Here are 28 Real-time Terraform Interview Questions and Answers with a list and explanation of important commands often asked in interviews.
The rise in the use of Cloud Technologies has opened a lot of opportunities in the world of DevOps. In the future, cloud technologies will be a common topic for interview questions, and basic knowledge of cloud and Infrastructure as a Code, IAC tools will be a must for DevOps roles.
What is Terraform?
Terraform is one of the most popular IAC tools used by every cloud engineer. It allows us to define both cloud and on-premise resources in human-readable configuration files and thereby provision these resources programmatically. The most notable feature of Terraform is that, unlike most IAC tools out there, it is not limited to a single cloud provider. You can use Terraform to run your applications on multiple cloud platforms simultaneously.
In case you are wondering what technologies terraform supports, here is a small list:
To go ahead in your career as DevOps Engineers, Cloud Architects, Developers, or Administrators, you will have to face Terraform interview questions. We have compiled a list of top terraform interview questions that should help you enhance your knowledge of Terraform.
General Terraform Interview Questions and Answers
#1. What do you understand by Terraform?
Terraform is an open-source IAC tool created by HashiCorp. It is used to create, update, delete and version your infrastructure on multiple cloud platforms.
#2. What are the reasons to choose Terraform for DevOps?
Using Terraform for provisioning infrastructure leaves no room for human errors, hence improving the quality, consistency, and efficiency of Cloud and on-prem infrastructure. Terraform uses the HCL language, which is fairly similar to JSON and easy to learn and use. Unlike the other IAC tools offered by cloud providers like Cloudformation for AWS, we can use Terraform with a number of cloud platforms simultaneously. This avoids the need to learn multiple IAC tools and improves the scope of collaboration.
#3. How does Terraform work?
Terraform uses plugins called the Terraform providers to interact with APIs on Cloud Platforms and provision our resources. As an end-user, terraform workflow has three steps.
Write: Author the infrastructure as code.
Plan: Preview changes Terraform will make before applying.
Apply: Provision the infrastructure and apply the changes.
#4. What do you mean by Terraform cloud?
Terraform Cloud is a remote environment that is optimized for the Terraform workflow. It provides features like workspaces and state locking, which allows people in big teams to collaborate.
#5. What do you understand by State in Terraform?
As an IAC tool, terraform should know the current state of configurations and infrastructure under its management. Terraform stores this information in a file called the state file.
#6. What is the benefit of Terraform State?
The Terraform State allows Terraform to map real-world resources to your configuration, keep track of metadata, and improve performance when planning changes for complex infrastructures. It is a critical component of Terraform.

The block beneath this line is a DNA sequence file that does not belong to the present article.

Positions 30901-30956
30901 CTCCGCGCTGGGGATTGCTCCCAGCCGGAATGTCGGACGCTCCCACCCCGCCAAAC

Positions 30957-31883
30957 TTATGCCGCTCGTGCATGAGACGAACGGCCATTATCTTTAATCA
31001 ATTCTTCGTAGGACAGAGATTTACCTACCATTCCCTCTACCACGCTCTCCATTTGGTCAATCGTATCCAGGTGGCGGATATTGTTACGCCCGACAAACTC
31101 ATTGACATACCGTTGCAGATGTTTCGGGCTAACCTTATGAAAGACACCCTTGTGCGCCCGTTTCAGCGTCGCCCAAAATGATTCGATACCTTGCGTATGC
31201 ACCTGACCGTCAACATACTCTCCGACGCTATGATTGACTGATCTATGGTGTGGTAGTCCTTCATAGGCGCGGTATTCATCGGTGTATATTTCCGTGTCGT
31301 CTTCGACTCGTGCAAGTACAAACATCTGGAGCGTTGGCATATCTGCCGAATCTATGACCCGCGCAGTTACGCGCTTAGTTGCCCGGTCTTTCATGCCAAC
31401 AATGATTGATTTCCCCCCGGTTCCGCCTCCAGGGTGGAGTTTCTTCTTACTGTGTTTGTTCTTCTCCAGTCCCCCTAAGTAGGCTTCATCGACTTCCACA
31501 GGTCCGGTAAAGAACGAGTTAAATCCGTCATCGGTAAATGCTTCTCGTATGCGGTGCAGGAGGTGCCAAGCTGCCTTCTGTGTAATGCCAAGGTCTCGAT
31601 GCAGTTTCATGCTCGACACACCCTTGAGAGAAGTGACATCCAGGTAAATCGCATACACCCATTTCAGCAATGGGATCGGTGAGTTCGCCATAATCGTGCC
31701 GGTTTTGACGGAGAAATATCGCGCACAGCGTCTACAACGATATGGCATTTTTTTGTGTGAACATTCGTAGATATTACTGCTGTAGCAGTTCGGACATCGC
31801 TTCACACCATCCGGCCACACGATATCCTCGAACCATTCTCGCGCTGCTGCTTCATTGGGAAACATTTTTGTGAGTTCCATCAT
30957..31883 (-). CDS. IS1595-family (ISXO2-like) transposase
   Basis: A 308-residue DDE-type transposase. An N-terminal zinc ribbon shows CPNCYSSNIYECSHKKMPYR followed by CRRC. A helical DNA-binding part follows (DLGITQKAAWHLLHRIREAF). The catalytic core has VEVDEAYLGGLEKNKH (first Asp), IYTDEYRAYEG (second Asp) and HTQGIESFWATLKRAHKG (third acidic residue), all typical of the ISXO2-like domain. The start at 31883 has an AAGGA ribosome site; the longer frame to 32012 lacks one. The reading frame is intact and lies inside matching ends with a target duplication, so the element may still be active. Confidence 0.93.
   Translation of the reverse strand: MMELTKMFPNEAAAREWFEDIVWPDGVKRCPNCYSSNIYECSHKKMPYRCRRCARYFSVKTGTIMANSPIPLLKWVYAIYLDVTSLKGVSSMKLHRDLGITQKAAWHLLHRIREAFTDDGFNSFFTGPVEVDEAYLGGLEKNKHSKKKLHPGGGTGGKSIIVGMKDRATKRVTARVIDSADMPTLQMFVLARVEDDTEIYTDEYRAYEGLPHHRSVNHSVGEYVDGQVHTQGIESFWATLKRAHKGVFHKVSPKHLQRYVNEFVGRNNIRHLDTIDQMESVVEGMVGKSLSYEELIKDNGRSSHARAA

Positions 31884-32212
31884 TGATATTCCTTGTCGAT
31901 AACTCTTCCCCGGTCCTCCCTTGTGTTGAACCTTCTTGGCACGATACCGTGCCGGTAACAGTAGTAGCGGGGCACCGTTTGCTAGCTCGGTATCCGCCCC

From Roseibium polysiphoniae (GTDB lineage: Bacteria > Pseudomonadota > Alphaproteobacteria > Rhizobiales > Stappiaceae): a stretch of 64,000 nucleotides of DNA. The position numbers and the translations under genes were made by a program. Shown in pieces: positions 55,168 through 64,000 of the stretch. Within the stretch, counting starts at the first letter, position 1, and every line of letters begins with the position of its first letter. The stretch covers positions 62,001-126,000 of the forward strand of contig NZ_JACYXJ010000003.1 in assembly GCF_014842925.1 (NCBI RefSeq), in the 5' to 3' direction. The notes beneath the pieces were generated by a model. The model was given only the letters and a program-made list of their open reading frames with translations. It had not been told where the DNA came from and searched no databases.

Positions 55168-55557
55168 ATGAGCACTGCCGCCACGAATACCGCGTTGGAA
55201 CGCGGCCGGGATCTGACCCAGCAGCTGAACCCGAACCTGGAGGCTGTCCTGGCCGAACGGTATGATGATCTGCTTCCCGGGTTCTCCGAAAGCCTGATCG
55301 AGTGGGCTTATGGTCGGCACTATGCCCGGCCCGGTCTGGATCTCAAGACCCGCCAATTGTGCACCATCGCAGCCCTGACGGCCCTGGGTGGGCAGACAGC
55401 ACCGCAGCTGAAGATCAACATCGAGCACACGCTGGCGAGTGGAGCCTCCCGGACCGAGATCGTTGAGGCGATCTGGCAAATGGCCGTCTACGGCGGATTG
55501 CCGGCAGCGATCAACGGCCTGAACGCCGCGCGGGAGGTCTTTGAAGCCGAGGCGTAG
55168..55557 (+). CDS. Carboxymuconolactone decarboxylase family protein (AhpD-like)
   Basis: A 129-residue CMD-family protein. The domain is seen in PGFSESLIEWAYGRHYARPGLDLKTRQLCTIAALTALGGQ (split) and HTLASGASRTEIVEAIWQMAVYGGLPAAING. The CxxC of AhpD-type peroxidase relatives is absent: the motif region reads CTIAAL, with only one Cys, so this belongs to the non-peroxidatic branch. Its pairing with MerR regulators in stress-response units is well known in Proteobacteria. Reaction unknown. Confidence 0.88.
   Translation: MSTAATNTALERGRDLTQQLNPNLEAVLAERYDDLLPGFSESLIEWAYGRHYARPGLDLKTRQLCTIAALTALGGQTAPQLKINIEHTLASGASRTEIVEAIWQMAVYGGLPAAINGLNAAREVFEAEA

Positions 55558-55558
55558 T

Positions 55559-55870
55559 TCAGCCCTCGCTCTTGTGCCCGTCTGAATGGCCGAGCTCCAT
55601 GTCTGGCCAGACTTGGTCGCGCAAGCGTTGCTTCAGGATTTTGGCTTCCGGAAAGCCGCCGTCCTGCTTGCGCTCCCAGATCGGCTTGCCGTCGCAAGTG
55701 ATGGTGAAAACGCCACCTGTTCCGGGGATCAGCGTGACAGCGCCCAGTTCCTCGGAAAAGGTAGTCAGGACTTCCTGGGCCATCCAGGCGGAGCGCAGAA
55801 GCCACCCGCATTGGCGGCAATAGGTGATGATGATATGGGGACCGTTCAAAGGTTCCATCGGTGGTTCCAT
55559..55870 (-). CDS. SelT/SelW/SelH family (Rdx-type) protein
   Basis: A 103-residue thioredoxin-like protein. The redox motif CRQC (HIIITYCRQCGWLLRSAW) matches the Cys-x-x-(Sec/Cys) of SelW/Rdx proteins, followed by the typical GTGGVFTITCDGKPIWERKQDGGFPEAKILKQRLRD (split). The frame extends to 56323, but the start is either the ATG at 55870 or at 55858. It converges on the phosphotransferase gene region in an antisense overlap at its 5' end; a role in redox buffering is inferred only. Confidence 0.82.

#7. What do you understand by Terraform Backend?
Terraform backend is the platform where the Terraform State Snapshots are stored. By default, Terraform uses a backend called local to store state as a local file on your disk. All other supported backends are some kind of remote storage service.
#8. What is a provider in Terraform?
Providers in Terraform are plugins that allow Terraform to interact with cloud providers, SaaS providers, and other APIs. For example, if we plan on using Terraform to provision infrastructure on AWS, we will need to declare an AWS provider in our configuration files.
#9. Who maintains Terraform Providers?
Providers are distributed separately from Terraform itself. As a Terraform user, anyone can develop their own providers. There are some standard providers that are maintained explicitly by Hashicorp.
#10. What is Sentinel?
Sentinel is a policy as a code tool used to enforce standard configurations for resources being deployed by Terraform. It can be used by organizations for compliance and governance purposes.
#11. What do you understand by modules in Terraform?
A Terraform module is a standard container for multiple resources used together to provision and configure resources. For example, you can create a “VPC module” for your organization that provisions a standard VPC and other resources like Subnets and Internet Gateways. Modules can be shared publically via the Public module registry and privately via the Private Module registry.
#12. What is the benefit of using modules in terraform?
Terraform modules allow us to create logical abstraction on the top of a resource set. Using modules allows us to maintain and reuse a standard configuration for resources. They can be versioned and shared with members of your teams to provision resources in a standard way.
#13. What is the Private Module Registry?
A Private Module Registry Terraform Cloud feature allows us to share Terraform modules across our organization.
Advanced Terraform Interview Questions and Answers
#14. How can we export data from one module to another?
We can export data from a module by defining output blocks in the module configuration files. This data can then be transferred as a parameter to the destination module.
#13. How can you define dependencies in Terraform?
Terraform has built-in dependency management. Terraform has two kinds of dependencies between resources- implicit and explicit dependencies.